With classic timing, my Christmas fitness campaign coincided with the worst storms of the past 20 years.

Of course, the recent extreme weather affected everybody who tried riding during the festive break, and many areas were much worse off than my corner of Surrey. That said, we have suffered our fair share of submerged tarmac, with a combination of floods and fallen trees closing half a dozen roads.

‘Closed’ of course is a fairly loose term for cyclists. Unlike our fellow four-wheeled travellers, we are able to climb over all manner of fallen obstacles, albeit with varying levels of success. Some trees were trickier than others, with spindly branches all too easily prone to tangling with spokes, and cleats proving particularly slippery on wet bark.

Another newfound skill is estimating water depth. It’s easy if there’s a reference, a broken-down vehicle, traffic cone, or road sign, but a stretch of flooded road with nothing protruding is a test of bravery or perhaps stupidity. Faced with a five-mile detour, I have been opting for the dive-in-and-hope-for-the-best approach.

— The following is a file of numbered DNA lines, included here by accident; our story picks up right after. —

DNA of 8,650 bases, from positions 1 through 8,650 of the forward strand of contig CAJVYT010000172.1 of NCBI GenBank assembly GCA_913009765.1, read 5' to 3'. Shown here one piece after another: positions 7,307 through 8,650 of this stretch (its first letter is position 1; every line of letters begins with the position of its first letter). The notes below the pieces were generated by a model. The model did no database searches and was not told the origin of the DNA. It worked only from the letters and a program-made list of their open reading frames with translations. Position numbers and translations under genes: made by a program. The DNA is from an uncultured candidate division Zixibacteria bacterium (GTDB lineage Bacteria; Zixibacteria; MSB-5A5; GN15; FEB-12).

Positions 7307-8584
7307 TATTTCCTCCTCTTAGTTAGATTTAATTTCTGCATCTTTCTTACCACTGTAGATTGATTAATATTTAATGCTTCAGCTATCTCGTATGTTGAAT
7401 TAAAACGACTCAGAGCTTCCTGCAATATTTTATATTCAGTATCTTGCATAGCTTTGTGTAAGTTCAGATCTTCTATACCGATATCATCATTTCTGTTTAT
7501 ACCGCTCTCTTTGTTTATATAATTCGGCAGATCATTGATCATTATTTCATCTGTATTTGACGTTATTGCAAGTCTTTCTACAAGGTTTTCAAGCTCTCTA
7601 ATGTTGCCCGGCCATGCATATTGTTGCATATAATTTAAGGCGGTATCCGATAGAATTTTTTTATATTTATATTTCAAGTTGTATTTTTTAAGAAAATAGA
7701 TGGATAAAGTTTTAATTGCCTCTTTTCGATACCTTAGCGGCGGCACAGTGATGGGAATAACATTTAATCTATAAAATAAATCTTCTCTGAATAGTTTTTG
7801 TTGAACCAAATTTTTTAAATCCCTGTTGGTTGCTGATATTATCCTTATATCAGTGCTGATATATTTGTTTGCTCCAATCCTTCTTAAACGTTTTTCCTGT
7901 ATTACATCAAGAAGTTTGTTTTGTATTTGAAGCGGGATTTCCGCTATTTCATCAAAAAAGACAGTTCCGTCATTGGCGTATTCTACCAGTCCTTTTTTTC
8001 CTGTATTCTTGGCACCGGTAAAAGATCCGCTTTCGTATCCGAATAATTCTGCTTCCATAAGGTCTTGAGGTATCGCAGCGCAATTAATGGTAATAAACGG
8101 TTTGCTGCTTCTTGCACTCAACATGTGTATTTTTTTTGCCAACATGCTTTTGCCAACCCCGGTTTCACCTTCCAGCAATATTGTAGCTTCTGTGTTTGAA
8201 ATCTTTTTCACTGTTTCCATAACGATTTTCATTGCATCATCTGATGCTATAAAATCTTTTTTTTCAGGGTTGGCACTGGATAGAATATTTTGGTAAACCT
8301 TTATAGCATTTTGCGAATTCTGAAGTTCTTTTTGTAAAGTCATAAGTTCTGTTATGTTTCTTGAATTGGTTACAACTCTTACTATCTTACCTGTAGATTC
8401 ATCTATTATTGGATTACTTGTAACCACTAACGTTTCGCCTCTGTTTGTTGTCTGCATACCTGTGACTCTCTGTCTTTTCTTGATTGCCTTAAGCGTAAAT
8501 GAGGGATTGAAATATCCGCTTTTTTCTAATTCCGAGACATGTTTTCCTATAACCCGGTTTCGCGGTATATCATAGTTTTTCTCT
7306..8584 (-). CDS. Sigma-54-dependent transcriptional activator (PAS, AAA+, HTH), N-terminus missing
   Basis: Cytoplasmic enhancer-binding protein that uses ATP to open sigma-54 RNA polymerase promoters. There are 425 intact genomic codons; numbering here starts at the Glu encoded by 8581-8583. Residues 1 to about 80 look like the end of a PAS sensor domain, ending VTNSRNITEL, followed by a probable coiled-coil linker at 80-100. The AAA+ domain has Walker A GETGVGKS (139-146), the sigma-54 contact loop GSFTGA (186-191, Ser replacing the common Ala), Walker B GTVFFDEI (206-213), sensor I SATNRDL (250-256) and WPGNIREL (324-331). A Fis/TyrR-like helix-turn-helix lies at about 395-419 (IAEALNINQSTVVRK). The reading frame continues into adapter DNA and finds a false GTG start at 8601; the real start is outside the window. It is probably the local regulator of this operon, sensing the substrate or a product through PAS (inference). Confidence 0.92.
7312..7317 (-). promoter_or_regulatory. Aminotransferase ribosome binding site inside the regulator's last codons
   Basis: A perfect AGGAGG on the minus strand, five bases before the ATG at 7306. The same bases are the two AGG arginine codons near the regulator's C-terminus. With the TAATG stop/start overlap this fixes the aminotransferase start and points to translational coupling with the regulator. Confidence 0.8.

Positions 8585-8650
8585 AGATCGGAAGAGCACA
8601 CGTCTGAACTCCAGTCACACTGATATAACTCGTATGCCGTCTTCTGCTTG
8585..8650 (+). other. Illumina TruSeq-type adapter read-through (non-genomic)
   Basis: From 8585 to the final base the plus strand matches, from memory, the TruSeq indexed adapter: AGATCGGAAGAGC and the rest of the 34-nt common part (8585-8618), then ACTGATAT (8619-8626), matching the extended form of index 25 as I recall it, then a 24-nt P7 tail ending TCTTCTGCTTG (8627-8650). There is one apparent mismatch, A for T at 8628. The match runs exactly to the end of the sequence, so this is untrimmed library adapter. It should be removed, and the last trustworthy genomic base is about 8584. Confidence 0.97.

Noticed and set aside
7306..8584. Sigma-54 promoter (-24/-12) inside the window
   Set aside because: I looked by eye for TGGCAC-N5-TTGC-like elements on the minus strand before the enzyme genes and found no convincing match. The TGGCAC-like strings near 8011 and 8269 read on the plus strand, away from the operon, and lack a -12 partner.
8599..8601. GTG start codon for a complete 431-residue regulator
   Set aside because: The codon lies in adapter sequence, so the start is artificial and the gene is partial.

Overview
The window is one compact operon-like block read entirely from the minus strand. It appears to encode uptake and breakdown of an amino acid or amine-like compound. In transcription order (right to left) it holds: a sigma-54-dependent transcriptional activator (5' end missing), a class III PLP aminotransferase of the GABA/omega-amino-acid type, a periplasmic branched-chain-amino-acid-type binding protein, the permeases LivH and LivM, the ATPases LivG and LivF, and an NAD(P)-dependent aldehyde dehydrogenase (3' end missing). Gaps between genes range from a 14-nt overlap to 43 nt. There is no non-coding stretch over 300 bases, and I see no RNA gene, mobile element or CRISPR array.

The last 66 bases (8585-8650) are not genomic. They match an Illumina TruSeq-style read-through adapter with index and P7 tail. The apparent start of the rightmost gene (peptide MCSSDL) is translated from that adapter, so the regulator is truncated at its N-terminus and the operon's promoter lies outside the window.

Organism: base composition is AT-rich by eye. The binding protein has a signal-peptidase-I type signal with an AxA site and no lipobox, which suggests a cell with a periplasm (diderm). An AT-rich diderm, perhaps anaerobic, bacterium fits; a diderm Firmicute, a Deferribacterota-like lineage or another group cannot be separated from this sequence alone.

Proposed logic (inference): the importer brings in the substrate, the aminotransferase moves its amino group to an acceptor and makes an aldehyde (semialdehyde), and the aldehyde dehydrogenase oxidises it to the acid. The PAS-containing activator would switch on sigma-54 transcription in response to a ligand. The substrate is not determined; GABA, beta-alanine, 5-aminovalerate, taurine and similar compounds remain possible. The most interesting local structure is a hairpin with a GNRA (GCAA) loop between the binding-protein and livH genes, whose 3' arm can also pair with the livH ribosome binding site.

More by luck than judgement, things have gone well. I reached bottom bracket height on several occasions but managed to keep my feet out of the water. The main problem with feet-up freewheeling is losing momentum – water tends to kill your speed quite quickly!

Robert Garbutt is editor of Cycling Weekly

  • stuart stanton

    there are some interesting ‘ponds’ on the cycleways around Leeds at the moment as well and we are not in the main firing-line for the storms. So I gave it a rest yesterday, cleared the cupboards out and found no less than 17 inner tubes! Incredibly, they are all usable so can I claim this as a ‘record’ and start some kind of safe ‘strava’ competition?

  • Chris Carver

    I was going down a dip on Ranmore Common, saw what appeared to be a shadow obscured by low sunlight. It was tree in the road, just avoided it! The worst bit about the bad weather is cleaning the bike afterwards :-(